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  • richardmitnick 1:47 pm on July 7, 2017 Permalink | Reply
    Tags: AnimalBiome, , Huffington Post, , Pet health   

    From huffpost: “Using Big Data and Next-Generation Sequencing to Improve Your Pet’s Health” 

    Huffington Post
    The Huffington Post

    Rachel Wolfson

    Curiosity has been known to kill the cat, but in this case, the curiosity of one UC Davis researcher may help improve the health of cats (and dogs) through a better understanding of their digestive health.

    Holly Ganz, CEO and Co-Founder of AnimalBiome

    See the full article for the interview.

    See the full article here .

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  • richardmitnick 1:38 pm on February 25, 2017 Permalink | Reply
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    From Stanford Scope via Huffington Post: “People With ADHD Have Different Brains 

    Stanford University Name
    Stanford University


    Scope blog

    Huffington Post

    Huffington Post

    Carolyn Gregoire

    The largest-ever brain imaging study on attention deficit hyperactivity disorder has led scientists to say the condition should be considered a neurological disorder, not just a behavioral one.

    The brain structures of children with ADHD differ in small but significant ways from those of normally developing children, according to the findings, which were published online in the journal Lancet Psychiatry on Feb. 15.

    Up to 11 percent of U.S. children and around 5 percent of U.S. adults have been diagnosed with ADHD, which causes symptoms like difficulty paying attention, impulsivity, irritability and forgetfulness.

    The study’s authors hope that the research will help to combat widespread misunderstanding of ADHD, which is often seen as some sort of motivational deficit or character failing rather than a real disorder. The findings show that the disorder is as real as other neuropsychiatric disorders like depression or obsessive-compulsive disorder.

    “I hope it gives a bit more understanding of the disorder,” Dr. Martine Hoogman, a geneticist at Radboud University in the Netherlands and the study’s lead author, told The Huffington Post. “This research shows that there are neurobiological substrates [brain changes] involved ― just as in other psychiatric disorders ― and there is no reason to treat ADHD any differently.”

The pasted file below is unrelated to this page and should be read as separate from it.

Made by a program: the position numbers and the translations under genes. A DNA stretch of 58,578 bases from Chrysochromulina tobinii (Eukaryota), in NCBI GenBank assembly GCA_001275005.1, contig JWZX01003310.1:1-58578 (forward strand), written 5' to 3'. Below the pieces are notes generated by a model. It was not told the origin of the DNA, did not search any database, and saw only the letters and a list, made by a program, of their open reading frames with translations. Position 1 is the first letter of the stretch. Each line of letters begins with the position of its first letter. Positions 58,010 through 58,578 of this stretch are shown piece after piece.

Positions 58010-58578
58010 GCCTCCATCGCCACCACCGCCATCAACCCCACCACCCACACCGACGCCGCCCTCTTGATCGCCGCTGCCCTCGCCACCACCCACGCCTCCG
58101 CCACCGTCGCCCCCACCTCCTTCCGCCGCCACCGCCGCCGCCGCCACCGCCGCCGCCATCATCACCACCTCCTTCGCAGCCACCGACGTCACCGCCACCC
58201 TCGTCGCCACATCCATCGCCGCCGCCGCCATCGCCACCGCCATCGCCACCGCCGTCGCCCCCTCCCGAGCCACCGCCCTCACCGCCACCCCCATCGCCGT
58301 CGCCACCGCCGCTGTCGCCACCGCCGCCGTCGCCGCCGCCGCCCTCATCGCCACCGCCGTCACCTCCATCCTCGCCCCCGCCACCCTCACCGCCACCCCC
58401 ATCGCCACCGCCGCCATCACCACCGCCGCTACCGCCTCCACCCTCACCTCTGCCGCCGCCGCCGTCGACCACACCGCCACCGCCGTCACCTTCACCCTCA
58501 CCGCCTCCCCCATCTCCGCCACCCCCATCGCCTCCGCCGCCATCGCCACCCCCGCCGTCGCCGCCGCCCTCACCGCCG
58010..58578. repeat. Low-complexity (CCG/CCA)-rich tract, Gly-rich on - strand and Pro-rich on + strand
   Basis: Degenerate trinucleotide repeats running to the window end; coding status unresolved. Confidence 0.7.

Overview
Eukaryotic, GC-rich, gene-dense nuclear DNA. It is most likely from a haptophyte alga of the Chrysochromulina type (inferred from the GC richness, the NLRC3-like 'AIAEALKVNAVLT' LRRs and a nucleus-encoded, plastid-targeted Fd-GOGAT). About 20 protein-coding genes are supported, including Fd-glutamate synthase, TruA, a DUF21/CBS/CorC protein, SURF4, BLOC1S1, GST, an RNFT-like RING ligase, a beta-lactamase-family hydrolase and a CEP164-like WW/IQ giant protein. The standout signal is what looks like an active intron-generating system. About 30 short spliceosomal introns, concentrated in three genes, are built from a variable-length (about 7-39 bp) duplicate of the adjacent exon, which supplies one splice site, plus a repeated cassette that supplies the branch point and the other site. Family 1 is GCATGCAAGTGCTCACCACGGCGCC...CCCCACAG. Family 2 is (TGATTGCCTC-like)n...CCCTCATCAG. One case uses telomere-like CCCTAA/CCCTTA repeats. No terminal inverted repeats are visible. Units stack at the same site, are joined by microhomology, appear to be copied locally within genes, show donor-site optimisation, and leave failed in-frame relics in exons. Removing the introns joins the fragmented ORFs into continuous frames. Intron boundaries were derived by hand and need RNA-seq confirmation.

iLexx via Getty Images

    For the study, a team of Dutch neuroscientists analyzed MRI scans of the brains of more than 3,200 people between the ages of four and 63 years old (with a median age of 14 years old), measuring total brain volume as well as the volume of seven brain regions thought to be linked to ADHD. Roughly half of the participants had a diagnosis of ADHD.

    The brain scans revealed that five brain regions were smaller in people with ADHD. These include the amygdala, an almond-shaped structure involved in processing emotions like fear and pleasure; the hippocampus, which plays a role in learning, memory and emotion; and three brain areas within the striatum ― the caudate nucleus, the putamen and the nucleus accumbens. The structures within the striatum are involved in the brain’s reward system and in its processing of dopamine, a neurotransmitter that helps control motivation and pleasure.

    These differences were more dramatic in children than in adults, leading the study’s authors to conclude that ADHD involves delayed brain development. It appears that as the brains of people with ADHD develop and mature, these brain regions “catch up” to the brain regions of people without ADHD.

    At the time of the study, 455 of the participants with ADHD were taking psychostimulant medication like Adderall, and more than 600 others had taken psychostimulants in the past but were not currently on medication. Brain volume differences did not correlate with stimulant use, suggesting that such discrepancies were not a result of medication.

    The findings represent a big step forward from previous brain-imaging studies of ADHD, which tended to be smaller and generally yielded inconclusive results. The new research points the way toward new diagnostic and treatment options for the disorder, but much more research is needed first.

    “We only studied a small part of the brain,” Hoogman said. “There is still a long way to go.”

    See the full article here .

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    Scope is an award-winning blog founded in 2009 and produced by the Stanford University School of Medicine. If you’re curious about the latest advances in medicine and health and enjoy compelling, fresh and easily digestible news and features, then we’ve got just the thing. We’ve written quite a bit (7,000 posts and counting!), and we’re quite proud of it — so please enjoy.